To: Geoff C.
From: Geoffrey Klempner
Subject: Kant's refutation of idealism
Date: 5th November 2010 12:48
Thank you for your email of 30 October, with your second essay for the Metaphysics program, in response to the question, 'Give a careful account of Kant's second 'Refutation of Idealism'.'
Your answer demonstrates a very good grasp of the essential core of Kant's argument against the 'idealist'.
We may assume that 'idealism' -- or whatever is the intended target of Kant's argument -- entails the view that experience is nothing but a temporal series of representations, whose content logically need not be linked in any particular way. To say that the content 'need not' be linked is consistent with observing that it is in fact linked in our experience. The point, however, is that to the idealist (or this kind of 'idealist') this is a purely contingent matter.
What Kant aims to disprove is the assumption of contingency. Moreover, what he claims to be necessary is not only 'some' degree of linkage between the representations in the temporal series but a very particular kind of linkage: they must be such as one could meaningfully hypothesize to be the result of *perception* of *objects arranged in space*.
In short, as you explain very clearly, the concept of space is an a priori requirement for experience as such, for without this there is nothing to bind the series of momentary states into something recognizable (and recognizes itself as) a 'self'.
As you state, 'The Egocentric Subjectivist is refuted because if there is nothing outside of us there cannot be an us at all.'
If you look at Kant's argument in its original context in the second edition of the Critique of Pure Reason, however, there questions which this brief account leaves unanswered.
Right at the beginning of his exposition, Kant states that he is not concerned to refute the 'dogmatic' idealist who claims that the very concept of space is 'impossible' but only the 'problematic' idealist, i.e. Descartes, who raises the question how I can know that there exists an external world, on the assumption that I know that I exist.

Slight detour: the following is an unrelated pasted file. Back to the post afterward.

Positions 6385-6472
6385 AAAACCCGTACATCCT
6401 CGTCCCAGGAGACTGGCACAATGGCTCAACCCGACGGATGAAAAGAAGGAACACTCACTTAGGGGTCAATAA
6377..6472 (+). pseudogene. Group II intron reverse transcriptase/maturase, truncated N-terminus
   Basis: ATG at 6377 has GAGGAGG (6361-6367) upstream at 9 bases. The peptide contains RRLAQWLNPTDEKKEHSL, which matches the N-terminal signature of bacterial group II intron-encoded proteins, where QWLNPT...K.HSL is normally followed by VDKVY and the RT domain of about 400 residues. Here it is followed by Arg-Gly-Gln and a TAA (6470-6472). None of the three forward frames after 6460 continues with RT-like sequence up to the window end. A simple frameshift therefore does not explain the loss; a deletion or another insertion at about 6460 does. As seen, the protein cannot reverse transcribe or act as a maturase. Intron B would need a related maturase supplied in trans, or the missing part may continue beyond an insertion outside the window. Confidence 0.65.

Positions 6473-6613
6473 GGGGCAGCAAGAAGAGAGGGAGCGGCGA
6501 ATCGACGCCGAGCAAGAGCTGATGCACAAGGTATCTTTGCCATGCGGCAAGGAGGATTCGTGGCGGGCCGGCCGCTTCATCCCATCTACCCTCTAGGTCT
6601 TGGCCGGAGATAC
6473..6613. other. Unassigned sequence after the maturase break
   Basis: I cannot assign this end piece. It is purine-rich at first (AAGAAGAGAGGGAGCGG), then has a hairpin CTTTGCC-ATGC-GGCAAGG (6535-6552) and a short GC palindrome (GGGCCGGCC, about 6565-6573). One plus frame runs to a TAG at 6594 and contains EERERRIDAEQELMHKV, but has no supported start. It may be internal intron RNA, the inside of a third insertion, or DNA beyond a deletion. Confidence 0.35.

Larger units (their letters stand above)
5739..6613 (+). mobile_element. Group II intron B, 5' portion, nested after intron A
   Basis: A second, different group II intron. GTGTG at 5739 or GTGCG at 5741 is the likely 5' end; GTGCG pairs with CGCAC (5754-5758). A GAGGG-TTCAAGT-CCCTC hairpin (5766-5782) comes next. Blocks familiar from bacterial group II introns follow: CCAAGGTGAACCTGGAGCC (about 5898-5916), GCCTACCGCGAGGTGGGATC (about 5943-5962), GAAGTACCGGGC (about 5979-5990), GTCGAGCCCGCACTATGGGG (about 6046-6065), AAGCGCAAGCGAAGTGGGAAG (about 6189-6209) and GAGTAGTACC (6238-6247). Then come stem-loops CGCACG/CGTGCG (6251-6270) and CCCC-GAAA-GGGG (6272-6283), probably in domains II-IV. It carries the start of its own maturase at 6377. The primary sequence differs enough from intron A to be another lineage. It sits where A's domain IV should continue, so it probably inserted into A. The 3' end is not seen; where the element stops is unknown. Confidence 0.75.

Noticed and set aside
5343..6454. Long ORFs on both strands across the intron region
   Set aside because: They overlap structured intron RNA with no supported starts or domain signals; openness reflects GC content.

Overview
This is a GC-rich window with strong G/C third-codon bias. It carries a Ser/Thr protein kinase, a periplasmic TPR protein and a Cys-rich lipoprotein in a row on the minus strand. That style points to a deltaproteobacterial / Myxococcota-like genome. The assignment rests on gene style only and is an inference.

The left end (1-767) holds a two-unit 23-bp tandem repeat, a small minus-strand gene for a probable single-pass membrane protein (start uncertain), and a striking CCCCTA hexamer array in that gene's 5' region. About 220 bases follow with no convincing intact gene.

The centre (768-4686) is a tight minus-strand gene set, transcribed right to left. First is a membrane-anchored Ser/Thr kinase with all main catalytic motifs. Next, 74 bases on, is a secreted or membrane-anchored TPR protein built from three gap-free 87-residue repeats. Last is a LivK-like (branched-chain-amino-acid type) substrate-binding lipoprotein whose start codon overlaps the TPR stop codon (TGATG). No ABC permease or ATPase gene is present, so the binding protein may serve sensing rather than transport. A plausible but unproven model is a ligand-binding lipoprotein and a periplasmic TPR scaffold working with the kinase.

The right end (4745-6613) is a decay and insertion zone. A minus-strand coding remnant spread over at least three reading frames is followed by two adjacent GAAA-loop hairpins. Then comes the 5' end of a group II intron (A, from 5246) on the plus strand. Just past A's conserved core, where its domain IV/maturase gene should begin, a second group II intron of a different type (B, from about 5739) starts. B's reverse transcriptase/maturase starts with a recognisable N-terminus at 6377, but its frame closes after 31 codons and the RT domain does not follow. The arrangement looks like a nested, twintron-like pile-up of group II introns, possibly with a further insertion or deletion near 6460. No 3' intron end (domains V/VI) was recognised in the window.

Descartes seems a million miles away from the 'Egocentric Subjectivist'. He never considers the idea that all there is might just be 'this experience'. For him, the limits of scepticism reach to the point where we are undecided what is the *true cause* of this experience, whether it is, as our senses seem to tell us, the perception of external objects in space, or, alternatively, an evil demon directly feeding the experiences to us.
Nevertheless, the consequence is the same in either case: whether experiences arise in me uncaused, or whether they are directly produced by an evil demon, on either alternative there is no logical necessity that their content be linked in any particular way. Kant's response to this is that without the required linkage (in the absence of the spatial 'form') there can be no self. Even an all-powerful evil demon cannot create a 'self' if the very conditions for the possibility of a self are not realized.
This tells us something about the 'evil demon' idea, or indeed any hypothesis about the 'ultimate ground for experience'. So far as the refutation of idealism is concerned, it makes absolutely no difference whether you assume an ultimate ground or not. The only thing that is required is that experience take a spatio-temporal 'form'.
In other words, so far as this argument is concerned, any reference to noumena or to how things stand in noumenal reality is otiose: irrelevant and besides the point.
Yet, clearly, this was not Kant's view! Like Descartes, he never once considers the possibility that 'this experience', whatever its form, say spatio-temporal, is 'all there is'.
This is a point on which there has been a significant amount of dispute. Did Kant think that the argument from the refutation of idealism, taken as it stands, is somehow sufficient to establish the existence of a noumenal reality? Is our very notion of an object somehow bound up with the idea that objects of perception have two aspects, the way they exist 'for us' (as spatio-temporal entities) and the way they are 'in themselves'? Are we indeed talking merely about two 'aspects' or two entirely separate realms of existence, the realm of our possible experience and the realm of 'things in themselves'?
And what about the 'dogmatic idealist'? Kant has in mind Berkeley, whose theory of immaterialism is almost indistinguishable from Descartes' evil demon hypothesis. I think that Kant could be accused of misunderstanding Berkeley, however, given that Berkeley never denies the meaningfulness of spatial concepts. Rather, what he rejects is the idea that we have a notion of 'matter' independent of our idea of perception. This is Kant's position too. The only difference between Berkeley and Kant seems to be that whereas Berkeley believes that it is possible to describe the ultimate ground of experience ('ideas in the mind of God') for Kant such talk goes beyond the bounds of metaphysical inquiry.
All the best,